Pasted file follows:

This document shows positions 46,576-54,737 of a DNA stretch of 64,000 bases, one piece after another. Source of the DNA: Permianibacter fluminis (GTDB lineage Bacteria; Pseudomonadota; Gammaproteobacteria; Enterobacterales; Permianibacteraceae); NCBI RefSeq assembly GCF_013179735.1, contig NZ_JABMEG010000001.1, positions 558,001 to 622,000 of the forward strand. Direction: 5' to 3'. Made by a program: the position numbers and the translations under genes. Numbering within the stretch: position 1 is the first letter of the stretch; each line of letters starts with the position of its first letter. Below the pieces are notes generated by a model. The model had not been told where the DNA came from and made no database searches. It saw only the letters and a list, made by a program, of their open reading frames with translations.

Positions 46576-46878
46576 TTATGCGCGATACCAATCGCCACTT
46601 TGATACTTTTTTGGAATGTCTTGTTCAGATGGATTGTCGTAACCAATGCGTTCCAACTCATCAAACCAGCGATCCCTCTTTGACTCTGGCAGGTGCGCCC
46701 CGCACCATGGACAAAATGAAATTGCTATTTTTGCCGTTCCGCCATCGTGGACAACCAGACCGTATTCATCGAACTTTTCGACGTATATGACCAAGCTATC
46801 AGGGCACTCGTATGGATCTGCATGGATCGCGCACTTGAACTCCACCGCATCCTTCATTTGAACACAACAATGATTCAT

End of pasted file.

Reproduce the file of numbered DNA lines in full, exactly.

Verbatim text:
This document shows positions 46,576-54,737 of a DNA stretch of 64,000 bases, one piece after another. Source of the DNA: Permianibacter fluminis (GTDB lineage Bacteria; Pseudomonadota; Gammaproteobacteria; Enterobacterales; Permianibacteraceae); NCBI RefSeq assembly GCF_013179735.1, contig NZ_JABMEG010000001.1, positions 558,001 to 622,000 of the forward strand. Direction: 5' to 3'. Made by a program: the position numbers and the translations under genes. Numbering within the stretch: position 1 is the first letter of the stretch; each line of letters starts with the position of its first letter. Below the pieces are notes generated by a model. The model had not been told where the DNA came from and made no database searches. It saw only the letters and a list, made by a program, of their open reading frames with translations.

Positions 46576-46878
46576 TTATGCGCGATACCAATCGCCACTT
46601 TGATACTTTTTTGGAATGTCTTGTTCAGATGGATTGTCGTAACCAATGCGTTCCAACTCATCAAACCAGCGATCCCTCTTTGACTCTGGCAGGTGCGCCC
46701 CGCACCATGGACAAAATGAAATTGCTATTTTTGCCGTTCCGCCATCGTGGACAACCAGACCGTATTCATCGAACTTTTCGACGTATATGACCAAGCTATC
46801 AGGGCACTCGTATGGATCTGCATGGATCGCGCACTTGAACTCCACCGCATCCTTCATTTGAACACAACAATGATTCAT